Cement is produced in nearly all countries. Cement consumption is closely related to construction activity and to general economic activity. Global cement production grew from 594 Mt in 1970 to 2200 Mt in 2005, with the vast majority of the growth occurring in developing countries. In 2004 developed countries produced 570 Mt (27% of world production) and developing countries 1560 Mt (73%) (USGS, 2005). China has almost half the world’s cement capacity, manufacturing an estimated 1000 Mt in 2005 (47% of global production), followed by India with a production of 130 Mt in 2005 (USGS, 2006). Global cement consumption is growing at about 2.5%/yr.
The production of clinker, the principal component of cement, emits CO2 from the calcination of limestone. Cement production is also highly energy-intensive. The major energy uses are fuel for the production of clinker and electricity for grinding raw materials and the finished cement. Coal dominates in clinker making. Based on average emission intensities, total emissions in 2003 are estimated at 1587 MtCO2 (432 MtC) to 1697 MtCO2 (462 MtC), or about 5% of global CO2 emissions, half from process emissions and half from direct energy use. Global average CO2 emission per tonne cement production is estimated by Worrell et al. (2001b) at 814 kg (222 kg C), while Humphreys and Mahasenan (2002) estimated 870 kg (264 kg C). CO2 emission/t cement vary by region from a low of 700 kg (190 kg C) in Western Europe and 730 kg (200 kg C) in Japan and South Korea, to a high of 900, 930, and 935 kg (245, 253 and 255 kg C) in China, India and the United States (Humphreys and Mahasenan, 2002; Worrell et al., 2001b). The differences in emission intensity are due (in order of contribution) to differences in the clinker content of the cement produced, energy efficiency, carbon intensity of the clinker fuel and carbon intensity of power generation (Kim and Worrell, 2002b).
Emission intensities have decreased by approximately 0.9%/yr since 1990 in Canada, 0.3%/yr (1970–1999) in the USA, and 1%/yr in Mexico (Nyboer and Tu, 2003; Worrell and Galitsky, 2004; Sheinbaum and Ozawa, 1998). A reduction in energy intensity in India since 1995–1996 has led to a reduction in emissions from the industry despite the increase in output (Dasgupta and Roy, 2001). Analysis of CO2 emission trends in four major cement-producing countries showed that energy efficiency improvement and reduction of clinker content in cement were the main factors contributing to emission reduction, while the carbon intensity of fuel mix in all countries increased slightly.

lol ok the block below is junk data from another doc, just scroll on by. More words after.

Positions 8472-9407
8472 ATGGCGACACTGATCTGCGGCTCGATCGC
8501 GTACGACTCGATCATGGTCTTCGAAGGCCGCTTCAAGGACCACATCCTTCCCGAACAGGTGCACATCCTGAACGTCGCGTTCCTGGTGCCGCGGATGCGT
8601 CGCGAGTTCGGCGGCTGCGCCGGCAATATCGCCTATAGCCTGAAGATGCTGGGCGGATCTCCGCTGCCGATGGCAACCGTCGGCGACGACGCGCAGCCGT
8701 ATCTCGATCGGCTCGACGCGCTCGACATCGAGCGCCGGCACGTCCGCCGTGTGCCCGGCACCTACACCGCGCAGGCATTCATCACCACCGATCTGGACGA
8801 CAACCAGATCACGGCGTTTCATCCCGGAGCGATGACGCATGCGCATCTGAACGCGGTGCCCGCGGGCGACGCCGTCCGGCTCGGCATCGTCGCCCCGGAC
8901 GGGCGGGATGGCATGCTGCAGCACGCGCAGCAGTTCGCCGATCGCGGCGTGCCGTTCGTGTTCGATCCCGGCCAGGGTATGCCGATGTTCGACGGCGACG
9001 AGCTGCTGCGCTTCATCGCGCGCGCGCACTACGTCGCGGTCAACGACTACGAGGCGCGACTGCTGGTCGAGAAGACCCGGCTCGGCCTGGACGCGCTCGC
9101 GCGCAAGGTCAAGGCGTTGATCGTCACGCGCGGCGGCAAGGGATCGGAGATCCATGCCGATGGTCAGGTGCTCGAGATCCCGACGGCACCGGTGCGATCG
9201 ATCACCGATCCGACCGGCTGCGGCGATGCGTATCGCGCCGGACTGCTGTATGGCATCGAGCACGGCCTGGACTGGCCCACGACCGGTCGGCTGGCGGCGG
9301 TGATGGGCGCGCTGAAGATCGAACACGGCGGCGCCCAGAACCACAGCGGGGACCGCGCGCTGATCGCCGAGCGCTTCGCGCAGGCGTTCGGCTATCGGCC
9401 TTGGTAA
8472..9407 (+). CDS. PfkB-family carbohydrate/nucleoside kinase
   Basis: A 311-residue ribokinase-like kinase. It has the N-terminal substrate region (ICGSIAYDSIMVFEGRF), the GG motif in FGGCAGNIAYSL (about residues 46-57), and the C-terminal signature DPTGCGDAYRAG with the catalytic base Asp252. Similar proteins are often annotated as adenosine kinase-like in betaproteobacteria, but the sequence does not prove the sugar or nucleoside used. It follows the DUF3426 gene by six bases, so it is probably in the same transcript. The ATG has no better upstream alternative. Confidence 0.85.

Both energy-related and process CO2 emissions can be reduced. The combined technical potential of these opportunities is estimated at 30% globally, varying between 20 and 50% for different regions (Humphreys and Mahasenan, 2002; Kim and Worrell, 2002b). Energy efficiency improvement has historically been the main contributor to emission reduction. Benchmarking and other studies have demonstrated a technical potential for up to 40% improvement in energy efficiency (Kim and Worrell, 2002b; Worrell et al., 1995). Countries with a high potential still use outdated technologies, like the wet process clinker kiln. Studies for the USA identified 30 opportunities in every production step in the cement-making process and estimated the economic potential for energy efficiency improvement in the US cement industry at 11%, reducing emissions by 5% (Worrell et al., 2000b; Worrell and Galitsky, 2004). The cement industry is capital intensive and equipment has a long lifetime, limiting the economic potential in the short term. The clinker kiln is an ideal candidate for the use of a wide variety of fuels, including waste-derived fuels, such as tyres, plastics, biomass, municipal solid wastes and sewage sludge (see Section 7.3.2). Section 7.3.7 discusses the potential for applying CCS in the cement industry.
Standard Portland cement contains 95% clinker. Clinker production is responsible for the process emissions and most of the energy-related emissions. The use of blended cement, in which clinker is replaced by alternative cementitious materials, for example blast furnace slag, fly ash from coal-fired power stations, and natural pozzolanes, results in lower CO2 emissions (Josa et al., 2004). Humphreys and Mahasenan (2002) and Worrell et al. (1995) estimate the potential for reduction of CO2 emissions at more than 7%. Current use of blended cement is relatively high in continental Europe and low in the USA and UK. Alternatives for limestone-based cement are also being investigated (Gartner, 2004; Humphreys and Mahasenan, 2002). Geopolymers have been applied in niche markets, but have yet to be proven economical for large-scale application.